GDPR’s role in delivering a smarter, safer world
A refreshed approach to cybersecurity has been a long time coming. Use of Internet of Things (IoT) devices, those that can connect and share data with each other in real-time, is growing exponentially and are being utilised in everything from industrial processes through to consumer devices. However, as these devices and systems have become more sophisticated, the volume of data they hold has grown.
The rise of the IoT, supplemented by a shortage in cybersecurity skills; a lack of consideration for security throughout supply chains; and siloed communications, had led to a worrying rise in data breaches and successful cyber-attacks. The arrival of the General Data Protection Regulation (GDPR) earlier in 2018 was a much-needed response to an ever-changing technological threat-landscape, and has dramatically altered how businesses view cybersecurity and data protection.
How GDPR is helping businesses improve cybersecurity
Until the GDPR’s implementation, very little or no consideration had been taken around the privacy and security of such devices. However, the regulation’s arrival specifies that all data gathered via IoT technologies must now be securely managed. As organisations scrambled to ensure they are GDPR compliant, the issues and challenges around security have now been pushed to the forefront of consumers and businesses’ minds.
Although the introduction of the GPDR was a taxing time for many, it has already produced positive results, opening lines of communication across supply chains, improving education around cybersecurity and accelerating growth in security and data protection measures. Compliance is now being viewed as a tool for companies to give its public reassurance that their personal data is safe, instead of being considered as a burden, or a box-ticking exercise.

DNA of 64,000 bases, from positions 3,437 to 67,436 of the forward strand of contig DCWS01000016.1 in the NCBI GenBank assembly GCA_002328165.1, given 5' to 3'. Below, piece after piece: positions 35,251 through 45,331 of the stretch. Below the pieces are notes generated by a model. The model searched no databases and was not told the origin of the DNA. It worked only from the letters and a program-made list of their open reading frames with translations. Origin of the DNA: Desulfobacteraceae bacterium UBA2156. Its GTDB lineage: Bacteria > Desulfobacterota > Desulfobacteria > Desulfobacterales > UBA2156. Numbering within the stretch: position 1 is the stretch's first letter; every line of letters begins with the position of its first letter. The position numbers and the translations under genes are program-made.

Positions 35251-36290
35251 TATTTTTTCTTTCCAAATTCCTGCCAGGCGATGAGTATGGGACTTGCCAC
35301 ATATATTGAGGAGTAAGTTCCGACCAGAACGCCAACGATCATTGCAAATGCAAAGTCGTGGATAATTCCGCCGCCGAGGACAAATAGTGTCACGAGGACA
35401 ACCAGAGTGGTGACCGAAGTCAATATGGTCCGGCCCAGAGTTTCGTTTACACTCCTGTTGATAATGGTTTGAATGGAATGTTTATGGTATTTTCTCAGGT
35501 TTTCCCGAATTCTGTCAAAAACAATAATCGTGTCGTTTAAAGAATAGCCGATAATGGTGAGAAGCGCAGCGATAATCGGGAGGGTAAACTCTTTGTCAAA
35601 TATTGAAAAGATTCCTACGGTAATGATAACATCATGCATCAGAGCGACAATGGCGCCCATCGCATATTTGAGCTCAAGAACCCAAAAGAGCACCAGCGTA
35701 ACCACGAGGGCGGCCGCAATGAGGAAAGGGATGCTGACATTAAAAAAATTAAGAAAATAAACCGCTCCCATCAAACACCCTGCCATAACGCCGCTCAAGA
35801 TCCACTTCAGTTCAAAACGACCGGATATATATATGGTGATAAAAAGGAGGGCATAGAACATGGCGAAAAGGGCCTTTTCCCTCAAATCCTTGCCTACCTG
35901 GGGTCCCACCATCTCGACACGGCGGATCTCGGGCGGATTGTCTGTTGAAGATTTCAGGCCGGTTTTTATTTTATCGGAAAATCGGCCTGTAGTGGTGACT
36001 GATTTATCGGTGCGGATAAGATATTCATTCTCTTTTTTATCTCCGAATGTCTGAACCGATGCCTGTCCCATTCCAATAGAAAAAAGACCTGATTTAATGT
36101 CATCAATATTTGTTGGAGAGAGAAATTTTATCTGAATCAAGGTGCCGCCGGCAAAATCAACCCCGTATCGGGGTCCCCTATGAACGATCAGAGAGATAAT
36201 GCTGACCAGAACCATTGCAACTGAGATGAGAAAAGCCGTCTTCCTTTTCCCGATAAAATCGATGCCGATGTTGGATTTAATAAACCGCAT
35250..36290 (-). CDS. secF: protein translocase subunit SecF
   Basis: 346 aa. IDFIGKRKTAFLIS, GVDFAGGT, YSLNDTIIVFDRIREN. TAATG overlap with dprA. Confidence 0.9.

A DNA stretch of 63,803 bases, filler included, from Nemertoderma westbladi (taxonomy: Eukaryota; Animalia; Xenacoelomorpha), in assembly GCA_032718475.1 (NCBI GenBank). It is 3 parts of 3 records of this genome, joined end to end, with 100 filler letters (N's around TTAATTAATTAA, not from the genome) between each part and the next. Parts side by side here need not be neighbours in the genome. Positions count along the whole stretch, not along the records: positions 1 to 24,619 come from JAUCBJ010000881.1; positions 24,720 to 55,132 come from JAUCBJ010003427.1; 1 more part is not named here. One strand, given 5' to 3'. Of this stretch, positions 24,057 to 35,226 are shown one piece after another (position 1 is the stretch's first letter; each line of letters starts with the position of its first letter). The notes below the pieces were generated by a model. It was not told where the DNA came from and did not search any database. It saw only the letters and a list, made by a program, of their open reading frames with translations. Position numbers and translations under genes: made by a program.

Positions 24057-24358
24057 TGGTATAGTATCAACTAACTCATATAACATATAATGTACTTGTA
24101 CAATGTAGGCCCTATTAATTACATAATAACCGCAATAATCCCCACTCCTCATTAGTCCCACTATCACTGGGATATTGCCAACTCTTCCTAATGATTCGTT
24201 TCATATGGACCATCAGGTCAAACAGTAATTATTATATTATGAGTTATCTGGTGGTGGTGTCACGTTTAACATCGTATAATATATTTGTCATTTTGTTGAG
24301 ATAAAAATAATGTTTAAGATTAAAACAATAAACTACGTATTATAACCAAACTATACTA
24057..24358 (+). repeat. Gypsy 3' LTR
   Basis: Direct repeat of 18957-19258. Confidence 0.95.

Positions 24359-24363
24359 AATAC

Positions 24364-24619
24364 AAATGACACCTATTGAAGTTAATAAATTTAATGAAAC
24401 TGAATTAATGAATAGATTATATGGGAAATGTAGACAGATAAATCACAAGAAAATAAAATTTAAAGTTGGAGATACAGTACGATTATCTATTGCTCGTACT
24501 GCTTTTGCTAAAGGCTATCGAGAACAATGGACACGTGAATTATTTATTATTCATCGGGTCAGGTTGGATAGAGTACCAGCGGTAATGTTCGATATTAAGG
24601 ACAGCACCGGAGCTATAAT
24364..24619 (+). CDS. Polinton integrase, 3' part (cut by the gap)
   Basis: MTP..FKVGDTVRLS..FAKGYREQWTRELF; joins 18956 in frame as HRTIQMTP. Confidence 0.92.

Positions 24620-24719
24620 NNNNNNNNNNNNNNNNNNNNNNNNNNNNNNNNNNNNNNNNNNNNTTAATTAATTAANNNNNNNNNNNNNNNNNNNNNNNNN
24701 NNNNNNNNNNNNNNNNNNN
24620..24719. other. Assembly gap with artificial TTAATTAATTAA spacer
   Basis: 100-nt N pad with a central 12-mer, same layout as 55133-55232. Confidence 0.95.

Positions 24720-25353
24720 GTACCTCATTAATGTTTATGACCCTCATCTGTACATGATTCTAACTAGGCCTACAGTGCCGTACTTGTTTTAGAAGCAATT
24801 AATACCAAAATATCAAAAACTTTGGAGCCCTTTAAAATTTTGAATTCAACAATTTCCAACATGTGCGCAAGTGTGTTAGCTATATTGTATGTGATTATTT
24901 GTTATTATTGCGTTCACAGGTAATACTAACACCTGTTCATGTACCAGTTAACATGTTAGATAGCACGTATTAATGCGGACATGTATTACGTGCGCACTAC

Data protection by design and default
Any organisation implementing large scale IoT projects that generates or manages personal data, or PII, must comply with GDPR. This means data protection from the outset of a project, by design and default, must be a top consideration. A truly secure service or solution can only be accomplished if security has been analysed at every stage of a project – from development through to deployment. The key is to ensure ‘security by design’, where everyone involved understands the security implications of a breach and how to prevent one, as well as how to react if the worst does occur.
Good security must be all-inclusive, as the best cybersecurity solution will be worthless if those that use it aren’t properly trained. Therefore, it’s imperative that data processors and controllers are aware of their responsibilities and that all staff are well educated, helping to create a culture of cybersecurity. But companies shouldn’t just look inwards. Collaboration with system vendors, integrators and installers is also hugely important. Conversations need to take place across the supply chain throughout a project to ensure needs are understood and security risks managed.
As a provider of smart, IP-enabled security devices, Axis strives to help businesses navigate the ever-changing world of cybersecurity through its expert knowledge, developing a number of tools to guide the way. This includes the sponsorship of the whitepaper ‘Smart GDPR assurance for a smarter world’, which discusses stakeholder roles in achieving data protection and security by design in smart, IoT-focused projects.
Together we can builder a smarter, safer world, and those complying with the GDPR will become more competitive through the extra value they add to existing services.
Download the Smart GDPR assurance for a smarter world whitepaper here – http://www.axis-communications.com/smart-assurance-wp